Did the Russian State... Part IX by Nils Johann (Give to God what is God's, and to the Emperor what is the Emperor's.)
“It must be remembered that there is nothing more difficult to plan, more doubtful of success, nor more dangerous to manage than a new system. For the initiator has the enmity of all who would profit by the preservation of the old institution and merely lukewarm defenders in those who gain by the new ones.”
In their approach towards the church, our two Monarchs differ. This is due to the difference in the power-structuring of the Catholic Church, and the Eastern Orthodox Church. Both rulers of-course demonstrated devotion in public rituals, like Henry’s 'pilgrimages' or Ivan's traditional conversion to monastic life, at the end of his reign. But then there were the challenges of Realpolitik. Henry wanted a servile Church that did not challenge his authority, and he needed cash. Ivan, in part already had the Church that Henry desired, through the traditions of the Byzantine Church and the affirmation of his title as 'Czar'.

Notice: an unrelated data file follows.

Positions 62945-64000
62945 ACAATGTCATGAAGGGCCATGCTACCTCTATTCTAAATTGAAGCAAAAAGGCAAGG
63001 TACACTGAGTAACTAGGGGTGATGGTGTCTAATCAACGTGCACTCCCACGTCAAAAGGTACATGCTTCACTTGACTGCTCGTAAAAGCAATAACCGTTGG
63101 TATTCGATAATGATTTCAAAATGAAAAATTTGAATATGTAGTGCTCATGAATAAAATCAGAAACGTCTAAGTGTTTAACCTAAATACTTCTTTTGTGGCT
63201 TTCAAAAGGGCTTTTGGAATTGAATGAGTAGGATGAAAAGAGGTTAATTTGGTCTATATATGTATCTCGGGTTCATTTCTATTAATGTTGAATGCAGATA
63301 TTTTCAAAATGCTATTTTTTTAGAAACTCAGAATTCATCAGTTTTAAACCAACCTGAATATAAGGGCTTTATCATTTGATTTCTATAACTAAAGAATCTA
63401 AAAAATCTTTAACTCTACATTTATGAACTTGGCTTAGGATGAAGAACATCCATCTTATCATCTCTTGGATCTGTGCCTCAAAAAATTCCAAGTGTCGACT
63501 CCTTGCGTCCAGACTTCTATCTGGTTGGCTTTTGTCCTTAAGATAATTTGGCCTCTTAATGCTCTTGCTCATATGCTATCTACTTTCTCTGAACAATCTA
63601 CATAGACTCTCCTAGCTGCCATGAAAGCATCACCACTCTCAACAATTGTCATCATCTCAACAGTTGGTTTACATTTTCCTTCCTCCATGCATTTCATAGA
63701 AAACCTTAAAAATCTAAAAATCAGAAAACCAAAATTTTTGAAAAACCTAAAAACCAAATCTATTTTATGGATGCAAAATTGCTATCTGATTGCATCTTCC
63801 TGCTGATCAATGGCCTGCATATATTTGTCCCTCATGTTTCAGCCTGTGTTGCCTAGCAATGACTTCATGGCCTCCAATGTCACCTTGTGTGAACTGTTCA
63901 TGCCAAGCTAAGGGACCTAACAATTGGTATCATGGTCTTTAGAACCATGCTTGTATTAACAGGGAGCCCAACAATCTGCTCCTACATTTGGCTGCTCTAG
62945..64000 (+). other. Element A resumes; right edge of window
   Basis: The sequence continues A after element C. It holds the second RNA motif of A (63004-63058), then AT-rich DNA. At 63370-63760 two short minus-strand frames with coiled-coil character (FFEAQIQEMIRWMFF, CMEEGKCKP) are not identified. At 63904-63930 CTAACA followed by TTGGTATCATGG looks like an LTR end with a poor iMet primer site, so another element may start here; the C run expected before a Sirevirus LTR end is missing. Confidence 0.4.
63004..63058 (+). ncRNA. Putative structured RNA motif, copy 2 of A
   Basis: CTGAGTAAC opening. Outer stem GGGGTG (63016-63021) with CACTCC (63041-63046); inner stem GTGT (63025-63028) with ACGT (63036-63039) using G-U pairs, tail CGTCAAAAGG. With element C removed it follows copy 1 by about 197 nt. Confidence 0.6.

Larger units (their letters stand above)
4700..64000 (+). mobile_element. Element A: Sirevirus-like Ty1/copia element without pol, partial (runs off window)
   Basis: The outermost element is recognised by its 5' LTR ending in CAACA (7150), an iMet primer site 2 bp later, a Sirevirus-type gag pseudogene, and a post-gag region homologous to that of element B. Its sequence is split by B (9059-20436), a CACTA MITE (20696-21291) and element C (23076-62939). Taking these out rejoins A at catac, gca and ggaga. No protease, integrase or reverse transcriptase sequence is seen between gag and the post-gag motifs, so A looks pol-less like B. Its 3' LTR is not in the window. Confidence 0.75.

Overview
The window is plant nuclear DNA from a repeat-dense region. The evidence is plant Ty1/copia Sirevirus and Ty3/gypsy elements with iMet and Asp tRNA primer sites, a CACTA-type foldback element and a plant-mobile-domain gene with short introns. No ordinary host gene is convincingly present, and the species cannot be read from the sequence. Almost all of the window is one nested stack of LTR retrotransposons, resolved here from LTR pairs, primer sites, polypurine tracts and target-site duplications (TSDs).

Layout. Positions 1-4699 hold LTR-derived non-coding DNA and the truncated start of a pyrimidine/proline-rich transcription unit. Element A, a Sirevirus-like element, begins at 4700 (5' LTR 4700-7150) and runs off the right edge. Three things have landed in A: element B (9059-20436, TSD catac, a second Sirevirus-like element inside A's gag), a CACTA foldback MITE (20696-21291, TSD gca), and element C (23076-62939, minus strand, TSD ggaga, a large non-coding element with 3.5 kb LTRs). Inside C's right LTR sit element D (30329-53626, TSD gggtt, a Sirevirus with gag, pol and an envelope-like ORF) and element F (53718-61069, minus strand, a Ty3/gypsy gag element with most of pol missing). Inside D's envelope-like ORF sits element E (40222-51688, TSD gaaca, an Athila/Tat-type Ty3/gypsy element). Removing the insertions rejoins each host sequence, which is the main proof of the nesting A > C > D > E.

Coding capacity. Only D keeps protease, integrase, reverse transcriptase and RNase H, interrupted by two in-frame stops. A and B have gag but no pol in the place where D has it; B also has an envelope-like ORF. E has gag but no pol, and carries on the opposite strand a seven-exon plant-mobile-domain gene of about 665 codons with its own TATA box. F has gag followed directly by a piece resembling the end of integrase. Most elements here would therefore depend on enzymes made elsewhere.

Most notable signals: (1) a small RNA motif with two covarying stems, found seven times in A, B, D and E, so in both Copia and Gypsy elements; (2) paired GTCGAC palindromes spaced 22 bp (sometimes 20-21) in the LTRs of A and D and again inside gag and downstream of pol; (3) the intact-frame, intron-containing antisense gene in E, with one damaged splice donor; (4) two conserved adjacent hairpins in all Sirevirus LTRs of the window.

In a rather rustic example of bending excuses in favor the “backwards-narrative” Sugenheim can remind us of the “moral superiority” of the 'Catholic' Church in comparison to the Eastern 'Orthodoxy'
-”Because it was nothing else than a, from servile priests without a conscience, for the moods and needs of the vices of the most heinous court of the world, masquerading under the name of Christianity.” -
And he makes this just as strong an argument as the Mongol invasion for explaining the contemporary “backwardness” of the Russian state... that the Church was a tool of the State? It is an old publication, but it stands well in line with other invented absurdities to make Russia different, as it does not industrialize at the same time as England. One can only wonder how Sugenheim would explain the contemporary British hegemony, with regards to the Crowns dominion over The Church of England?Further it opens the question if the cradle for the story of Russian backwardness does not lie in the defeat in the Crimean war (1853-56)?
The 'Statute in Restraint of Appeals' (1533) in combination with the '(First) Act of Supremacy' (1534) are trumped through parliament. They effected the banning of paying any dues or tides to Rome, and the right of judicial appeal to The Pope.
“...this realm of England is an empire, and so hath been accepted in the world, governed by one supreme head and king, having the dignity and royal estate of the imperial crown of the same...without restraint or provocation to any foreign princes of potentates of the world.” The latter act states directly that The Church is subject to The Crown. “...the King's Majesty justly and rightfully is and ought to be the supreme head of the Church of England...”
Thus Henry VIII achieves for England what the Rus Princes have had arranged for 'quite a while'.